25 Feb 2019

Fatal race crash leaves jet-boating community in shock

7:59 am on 25 February 2019

By Sean Nugent and David Loughrey for the Otago Daily Times

Tragedy struck the jet-boating community yesterday after a high-speed crash on the Clutha River left one person dead.

Emergency services look over the scene of a fatal jet boat crash on the Clutha River below Wanaka Airport 24 February 2019.

Emergency services look over the scene of a fatal jet boat crash on the Clutha River below Wanaka Airport yesterday afternoon. Photo: Otago Daily Times / Sean Nugent

On the second-to-last leg of the 2019 Otago Rivers Jet Boat Race on Sunday, emergency services were called after one of the boats left the river and skidded along and about 20m up the river bank.

Earlier in the day, the 20-plus strong field had raced without incident up and down the Matukituki River.

Blue strops held the boat in place on the river bank so it did not fall back in the water.

There was no obvious sign of any rocks in the water near the scene, which was at the first sharp bend in a series of bends below Wanaka Airport.

The boat was still in one piece, but it appeared to have been damaged on top.

In a statement, police later confirmed two people were involved and one had died at the scene.

The other person received moderate to serious injuries and was taken by helicopter to Dunedin Hospital.

Firefighters helped clear the area for the helicopter to land.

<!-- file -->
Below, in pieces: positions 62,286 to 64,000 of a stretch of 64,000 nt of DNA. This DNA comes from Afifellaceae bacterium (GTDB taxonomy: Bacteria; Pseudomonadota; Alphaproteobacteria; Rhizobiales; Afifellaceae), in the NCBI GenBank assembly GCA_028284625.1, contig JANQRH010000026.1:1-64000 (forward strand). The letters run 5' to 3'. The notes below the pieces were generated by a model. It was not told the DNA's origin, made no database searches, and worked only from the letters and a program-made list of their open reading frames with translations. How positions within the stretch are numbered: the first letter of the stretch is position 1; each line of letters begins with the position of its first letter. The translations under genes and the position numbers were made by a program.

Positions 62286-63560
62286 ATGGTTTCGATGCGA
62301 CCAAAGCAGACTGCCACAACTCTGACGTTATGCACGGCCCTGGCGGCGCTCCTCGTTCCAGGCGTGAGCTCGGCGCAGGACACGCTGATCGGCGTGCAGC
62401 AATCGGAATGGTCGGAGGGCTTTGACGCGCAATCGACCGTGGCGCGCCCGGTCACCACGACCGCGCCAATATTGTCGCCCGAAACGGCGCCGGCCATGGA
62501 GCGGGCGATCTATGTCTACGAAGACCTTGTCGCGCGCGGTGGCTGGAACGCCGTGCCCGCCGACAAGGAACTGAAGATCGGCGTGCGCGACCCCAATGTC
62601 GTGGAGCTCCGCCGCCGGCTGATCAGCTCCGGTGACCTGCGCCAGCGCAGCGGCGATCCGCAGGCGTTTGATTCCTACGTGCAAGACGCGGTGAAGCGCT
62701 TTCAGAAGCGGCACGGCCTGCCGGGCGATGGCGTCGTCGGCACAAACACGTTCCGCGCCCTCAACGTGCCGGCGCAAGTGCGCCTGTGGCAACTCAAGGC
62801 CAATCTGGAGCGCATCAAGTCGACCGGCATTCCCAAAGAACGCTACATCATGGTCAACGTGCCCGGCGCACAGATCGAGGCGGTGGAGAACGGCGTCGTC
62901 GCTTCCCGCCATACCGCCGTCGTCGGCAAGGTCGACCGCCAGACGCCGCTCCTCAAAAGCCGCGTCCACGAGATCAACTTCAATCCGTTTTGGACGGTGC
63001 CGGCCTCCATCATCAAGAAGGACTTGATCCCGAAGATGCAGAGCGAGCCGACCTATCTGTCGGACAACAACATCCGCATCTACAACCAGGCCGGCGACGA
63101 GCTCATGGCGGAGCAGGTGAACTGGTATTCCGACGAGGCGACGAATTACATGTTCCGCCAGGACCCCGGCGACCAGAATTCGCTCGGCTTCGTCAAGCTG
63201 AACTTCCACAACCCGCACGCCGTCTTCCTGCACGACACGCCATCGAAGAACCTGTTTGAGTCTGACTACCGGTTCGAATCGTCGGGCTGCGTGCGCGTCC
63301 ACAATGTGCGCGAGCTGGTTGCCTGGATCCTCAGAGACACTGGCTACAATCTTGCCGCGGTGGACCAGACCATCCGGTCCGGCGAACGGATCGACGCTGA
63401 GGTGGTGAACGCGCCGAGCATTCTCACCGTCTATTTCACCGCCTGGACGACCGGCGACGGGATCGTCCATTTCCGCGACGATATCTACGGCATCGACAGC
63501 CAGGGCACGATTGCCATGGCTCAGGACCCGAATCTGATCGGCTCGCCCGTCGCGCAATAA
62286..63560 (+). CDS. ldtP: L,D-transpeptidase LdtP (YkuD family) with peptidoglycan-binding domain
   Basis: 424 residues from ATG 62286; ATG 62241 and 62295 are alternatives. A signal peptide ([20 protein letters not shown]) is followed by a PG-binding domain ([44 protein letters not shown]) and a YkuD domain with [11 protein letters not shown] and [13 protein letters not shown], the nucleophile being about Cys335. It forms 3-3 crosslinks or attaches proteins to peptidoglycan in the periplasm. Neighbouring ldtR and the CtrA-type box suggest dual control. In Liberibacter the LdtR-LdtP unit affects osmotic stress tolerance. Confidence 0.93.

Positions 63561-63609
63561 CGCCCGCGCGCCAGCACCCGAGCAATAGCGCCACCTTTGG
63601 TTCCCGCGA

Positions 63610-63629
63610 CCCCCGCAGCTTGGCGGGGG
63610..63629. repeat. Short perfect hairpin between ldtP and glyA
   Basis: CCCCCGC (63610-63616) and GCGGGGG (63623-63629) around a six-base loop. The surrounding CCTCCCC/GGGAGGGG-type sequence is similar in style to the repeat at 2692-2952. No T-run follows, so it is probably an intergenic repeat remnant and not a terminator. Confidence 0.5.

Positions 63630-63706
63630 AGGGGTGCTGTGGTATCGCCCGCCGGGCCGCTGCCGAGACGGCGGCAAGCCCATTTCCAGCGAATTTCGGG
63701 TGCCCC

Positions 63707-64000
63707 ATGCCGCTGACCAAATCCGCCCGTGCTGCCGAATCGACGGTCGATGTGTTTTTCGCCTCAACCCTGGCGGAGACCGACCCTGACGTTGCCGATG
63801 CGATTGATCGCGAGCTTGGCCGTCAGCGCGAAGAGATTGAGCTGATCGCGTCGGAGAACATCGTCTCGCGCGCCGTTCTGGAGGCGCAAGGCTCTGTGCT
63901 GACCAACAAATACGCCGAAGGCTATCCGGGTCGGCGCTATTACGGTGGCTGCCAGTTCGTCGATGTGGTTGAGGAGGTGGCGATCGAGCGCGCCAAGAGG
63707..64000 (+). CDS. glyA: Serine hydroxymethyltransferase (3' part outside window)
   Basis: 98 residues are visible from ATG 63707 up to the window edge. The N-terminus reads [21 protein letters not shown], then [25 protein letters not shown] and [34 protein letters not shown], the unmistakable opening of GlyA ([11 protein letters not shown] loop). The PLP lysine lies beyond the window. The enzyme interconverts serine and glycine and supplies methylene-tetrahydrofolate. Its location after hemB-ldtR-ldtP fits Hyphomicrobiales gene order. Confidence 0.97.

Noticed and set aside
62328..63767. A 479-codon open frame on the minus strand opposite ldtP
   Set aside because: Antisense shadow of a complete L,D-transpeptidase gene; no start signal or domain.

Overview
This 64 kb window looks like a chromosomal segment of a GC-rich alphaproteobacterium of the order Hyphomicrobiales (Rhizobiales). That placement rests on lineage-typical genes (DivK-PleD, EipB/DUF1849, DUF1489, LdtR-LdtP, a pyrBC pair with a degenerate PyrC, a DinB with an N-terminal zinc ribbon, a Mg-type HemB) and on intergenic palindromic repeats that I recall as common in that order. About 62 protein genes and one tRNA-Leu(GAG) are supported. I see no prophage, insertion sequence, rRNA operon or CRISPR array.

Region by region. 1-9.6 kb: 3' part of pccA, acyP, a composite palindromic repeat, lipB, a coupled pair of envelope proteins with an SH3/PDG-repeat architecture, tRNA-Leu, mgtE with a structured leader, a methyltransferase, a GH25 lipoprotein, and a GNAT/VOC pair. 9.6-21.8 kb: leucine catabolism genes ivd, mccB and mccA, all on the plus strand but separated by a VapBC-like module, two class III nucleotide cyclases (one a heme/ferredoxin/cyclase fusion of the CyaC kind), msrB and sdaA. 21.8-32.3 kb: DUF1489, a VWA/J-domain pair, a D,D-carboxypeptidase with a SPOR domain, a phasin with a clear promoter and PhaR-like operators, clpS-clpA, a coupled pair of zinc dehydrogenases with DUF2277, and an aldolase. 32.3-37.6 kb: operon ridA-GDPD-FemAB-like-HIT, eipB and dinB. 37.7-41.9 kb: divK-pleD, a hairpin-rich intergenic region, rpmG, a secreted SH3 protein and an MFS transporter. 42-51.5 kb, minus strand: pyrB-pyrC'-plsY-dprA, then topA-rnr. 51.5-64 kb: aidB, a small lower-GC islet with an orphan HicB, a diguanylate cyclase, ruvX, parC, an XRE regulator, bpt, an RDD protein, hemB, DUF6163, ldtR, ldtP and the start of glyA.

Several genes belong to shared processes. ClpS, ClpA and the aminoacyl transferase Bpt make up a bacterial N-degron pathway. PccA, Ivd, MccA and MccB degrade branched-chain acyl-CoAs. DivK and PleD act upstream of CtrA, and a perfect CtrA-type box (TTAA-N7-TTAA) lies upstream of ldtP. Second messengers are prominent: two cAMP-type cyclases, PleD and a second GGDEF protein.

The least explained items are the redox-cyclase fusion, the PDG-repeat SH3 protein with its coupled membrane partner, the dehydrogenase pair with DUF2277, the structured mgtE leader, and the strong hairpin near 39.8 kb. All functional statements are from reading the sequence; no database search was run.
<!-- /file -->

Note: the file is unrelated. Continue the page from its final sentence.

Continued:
It was understood the people involved were the jet-boat's driver and navigator.

The Swift Water Rescue team was called to assist with the scene examination and Maritime New Zealand staff were also on their way.

The Transport Accident Investigation Commission was aware of the incident but it had not yet opened an inquiry.

Police said the area where the crash happened was difficult to get to, and emergency services would take some time to establish the cause.

New Zealand Jet Boat River Racing Association spokesman Paul Mullan said the jet-boating community was "reeling" from the incident.

"This is a very difficult time for a close-knit community."

As the race was on its second-to-last leg, Mr Mullan said the rest of the race was cancelled.

He said it was not a reminder of how dangerous the sport was, as all participants already knew.

"Most motorsport has an element of danger in it. Absolutely every person involved in it understands the clear risk that is there."

Race organiser Tim Guthrie said he was working with the authorities to find out what happened.

This article first appeared in the Otago Daily Times.